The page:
Laysan Albatross

Location: Kauai, Hawaii

Camera Host: Anonymous

Find more about Weather in Kilauea, HI

July 01, 2018

Makalii Fledges From Kauai!

After spending 155 days growing up on the north shore of Kauai, Makalii finally spread her wings and departed on her first flight over the Pacific Ocean on July 1. Enjoy this picture of Makalii on one of her last days on land for years to come! Photo credit: Louise Barnfield 

June 25, 2018

Albatross Update: Moikeha Fledges!

At approximately 146 days post hatch, Laysan Albatross chick Moikeha was the first on-cam chick to take to the skies! The chick from nest #2 fledged sometime over the weekend after spending plenty of time preparing by the bluff. Check out a photo of her looking almost down-free in the days leading up to the first flight. In other news, Makalii continues to spend plenty of time relaxing in the shade near the hibiscus plants (one of the chick's favorite resting places), and Kiamanu continues to grow and looks healthy. More updates to come, so stay tuned!  

June 20, 2018

Laysan Albatross Cam Update: Nest #2

Moikeha from nest #2 is further along in her juvenile transformation than any of the on-cam chicks up to this point. KAN members report that she is still spending most of her days out in the field. Photo credit: Hob Osterlund 

June 13, 2018

Albatross Chick Kauapea Climbs Atop Rock On Last Day of Cam Season

Laysan Albatross chicks aren't the most sure-footed beings, but they are resilient! Watch Kauapea regain her balance and climb up on a rock near the palms after losing her footing in this highlight clip from the last day of the Kauai Laysan Albatross cam season. Thanks to all of the viewers who watched and learned along with us this year! We'd also like to extend a special thanks to the private landowner, our volunteers, and our partners at the Kauai Albatross Network for making 2018 another special season. We hope to see you again next year! 

June 06, 2018

Albatross Chick Moikeha's Downy Mane Blows in the Wind

In the middle of a full-body transformation, Moikeha sits in a grassy field as the wind blows her downy mane. The gray down on the head and breast are the last to be lost before Laysan Albatross chicks reveal their full set of juvenile feathers. 

June 04, 2018

Moikeha Spreads Wings On Windy Morning

The breeze blowing through the north shore of Kauai is met with open wings by albatross chick Moikeha. 

July 01

Makalii Fledges From Kauai!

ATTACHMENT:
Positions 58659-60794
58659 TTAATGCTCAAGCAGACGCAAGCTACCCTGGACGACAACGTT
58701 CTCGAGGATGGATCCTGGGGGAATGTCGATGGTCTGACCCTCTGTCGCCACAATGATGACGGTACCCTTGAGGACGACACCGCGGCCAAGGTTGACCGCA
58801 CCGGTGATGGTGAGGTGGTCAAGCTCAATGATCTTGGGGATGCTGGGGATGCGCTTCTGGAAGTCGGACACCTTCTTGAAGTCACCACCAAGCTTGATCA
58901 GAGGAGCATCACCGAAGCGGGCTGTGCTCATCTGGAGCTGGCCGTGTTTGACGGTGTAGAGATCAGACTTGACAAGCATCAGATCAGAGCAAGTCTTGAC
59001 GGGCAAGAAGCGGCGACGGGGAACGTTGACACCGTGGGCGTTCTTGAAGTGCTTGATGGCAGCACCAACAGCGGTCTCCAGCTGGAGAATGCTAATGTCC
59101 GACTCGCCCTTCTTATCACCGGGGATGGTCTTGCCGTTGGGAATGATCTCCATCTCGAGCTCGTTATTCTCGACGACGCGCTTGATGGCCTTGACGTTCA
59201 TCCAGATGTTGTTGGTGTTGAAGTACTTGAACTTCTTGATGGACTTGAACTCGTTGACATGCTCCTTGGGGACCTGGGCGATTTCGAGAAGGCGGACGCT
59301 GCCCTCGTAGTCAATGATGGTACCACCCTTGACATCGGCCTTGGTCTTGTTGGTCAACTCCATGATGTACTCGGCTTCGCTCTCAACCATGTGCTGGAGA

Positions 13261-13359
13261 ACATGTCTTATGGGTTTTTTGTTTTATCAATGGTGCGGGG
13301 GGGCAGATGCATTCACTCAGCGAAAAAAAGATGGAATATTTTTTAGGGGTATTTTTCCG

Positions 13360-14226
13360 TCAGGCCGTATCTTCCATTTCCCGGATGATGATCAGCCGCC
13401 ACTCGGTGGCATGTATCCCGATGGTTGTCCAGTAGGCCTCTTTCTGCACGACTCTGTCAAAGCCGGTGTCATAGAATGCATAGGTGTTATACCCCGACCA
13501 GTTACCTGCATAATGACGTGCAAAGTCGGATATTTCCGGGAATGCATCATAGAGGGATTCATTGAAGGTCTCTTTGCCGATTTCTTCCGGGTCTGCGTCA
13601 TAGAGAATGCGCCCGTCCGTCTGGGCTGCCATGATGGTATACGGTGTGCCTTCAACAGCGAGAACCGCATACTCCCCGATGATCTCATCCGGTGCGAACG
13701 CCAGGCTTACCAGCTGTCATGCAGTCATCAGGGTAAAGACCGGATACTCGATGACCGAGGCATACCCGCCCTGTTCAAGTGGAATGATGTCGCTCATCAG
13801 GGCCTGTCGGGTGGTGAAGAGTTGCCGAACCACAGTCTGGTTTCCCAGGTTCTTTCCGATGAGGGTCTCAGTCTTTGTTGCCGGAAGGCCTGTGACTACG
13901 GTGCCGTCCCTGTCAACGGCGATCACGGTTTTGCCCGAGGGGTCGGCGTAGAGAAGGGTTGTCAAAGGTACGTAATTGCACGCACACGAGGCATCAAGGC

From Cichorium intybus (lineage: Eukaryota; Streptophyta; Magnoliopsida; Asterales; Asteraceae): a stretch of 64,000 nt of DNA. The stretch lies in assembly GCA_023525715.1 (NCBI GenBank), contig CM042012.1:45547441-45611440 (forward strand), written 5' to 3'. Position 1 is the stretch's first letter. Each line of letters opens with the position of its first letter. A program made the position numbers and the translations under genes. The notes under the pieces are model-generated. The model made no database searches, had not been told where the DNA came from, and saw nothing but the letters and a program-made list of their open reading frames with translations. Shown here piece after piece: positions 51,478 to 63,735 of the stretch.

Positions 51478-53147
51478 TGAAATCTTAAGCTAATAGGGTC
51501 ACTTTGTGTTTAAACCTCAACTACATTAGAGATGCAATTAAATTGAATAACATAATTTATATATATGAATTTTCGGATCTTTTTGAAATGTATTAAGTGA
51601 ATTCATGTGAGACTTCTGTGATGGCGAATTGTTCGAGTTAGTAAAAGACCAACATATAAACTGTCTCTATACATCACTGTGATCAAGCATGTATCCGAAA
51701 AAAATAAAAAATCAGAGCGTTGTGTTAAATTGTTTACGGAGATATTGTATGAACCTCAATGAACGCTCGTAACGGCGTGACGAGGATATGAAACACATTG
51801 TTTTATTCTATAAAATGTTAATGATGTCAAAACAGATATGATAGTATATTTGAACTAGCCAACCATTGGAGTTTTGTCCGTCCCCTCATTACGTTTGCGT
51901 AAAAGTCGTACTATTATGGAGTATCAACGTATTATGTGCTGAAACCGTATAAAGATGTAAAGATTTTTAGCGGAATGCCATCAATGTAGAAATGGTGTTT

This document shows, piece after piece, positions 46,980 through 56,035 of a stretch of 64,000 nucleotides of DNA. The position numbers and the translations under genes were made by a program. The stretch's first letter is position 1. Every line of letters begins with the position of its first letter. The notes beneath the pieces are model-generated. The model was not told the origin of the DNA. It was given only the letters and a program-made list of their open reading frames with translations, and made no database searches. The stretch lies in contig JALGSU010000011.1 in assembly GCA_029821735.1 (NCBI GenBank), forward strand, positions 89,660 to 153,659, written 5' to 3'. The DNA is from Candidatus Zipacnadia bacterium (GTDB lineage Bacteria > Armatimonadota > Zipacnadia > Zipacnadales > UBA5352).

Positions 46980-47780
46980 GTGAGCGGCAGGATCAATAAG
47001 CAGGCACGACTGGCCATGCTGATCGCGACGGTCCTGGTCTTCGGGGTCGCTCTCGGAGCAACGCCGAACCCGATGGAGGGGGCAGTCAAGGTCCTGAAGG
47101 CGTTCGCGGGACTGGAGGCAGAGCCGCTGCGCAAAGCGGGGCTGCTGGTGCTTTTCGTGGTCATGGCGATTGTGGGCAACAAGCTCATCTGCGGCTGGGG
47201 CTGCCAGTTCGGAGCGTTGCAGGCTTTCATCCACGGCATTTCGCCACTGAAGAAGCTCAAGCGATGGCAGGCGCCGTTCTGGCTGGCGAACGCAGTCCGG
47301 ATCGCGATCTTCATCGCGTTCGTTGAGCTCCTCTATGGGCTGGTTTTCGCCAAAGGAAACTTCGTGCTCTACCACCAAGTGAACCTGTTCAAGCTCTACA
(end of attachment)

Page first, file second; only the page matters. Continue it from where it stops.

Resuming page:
After spending 155 days growing up on the north shore of Kauai, Makalii finally spread her wings and departed on her first flight over the Pacific Ocean on July 1. Enjoy this picture of Makalii on one of her last days on land for years to come! Photo credit: Louise Barnfield 

June 25

Albatross Update: Moikeha Fledges!

At approximately 146 days post hatch, Laysan Albatross chick Moikeha was the first on-cam chick to take to the skies! The chick from nest #2 fledged sometime over the weekend after spending plenty of time preparing by the bluff. Check out a photo of her looking almost down-free in the days leading up to the first flight. In other news, Makalii continues to spend plenty of time relaxing in the shade near the hibiscus plants (one of the chick's favorite resting places), and Kiamanu continues to grow and looks healthy. More updates to come, so stay tuned!  

June 08

Laysan Albatross Cam Winding Down On June 13

Though the cam's new location this year provided new perspectives, it also creates logistical issues for ongoing activity on the property. Due to this overlap, we'll be winding down the cam the night of June 13, approximately 2 weeks prior to anticipated fledge. The three albatross chicks that hatched on cam have become very adventuresome, wandering far (and often out of view). This behavior is a good indicator of their vitality, and it bodes well for fledging. Even thought the live cam will be winding down, volunteers will continue to post updates and images from this year's cam stars. We'd like to send a special thanks to everyone who donated to support the efforts of Save Our Shearwaters to supplementally feed Kiamanu after her father, Jett, disappeared early in the season, and to our awesome cam ops & tweeting volunteers who keep everyone up-to-date and in view! Lastly, we’d like to offer sincere thanks to our cam host, who has welcomed us to the property for 18+ months over the last 36 & allowed us to share the wonder of being near these magnificent birds—MAHALO! Please share your favorite memories & views from the season to recap!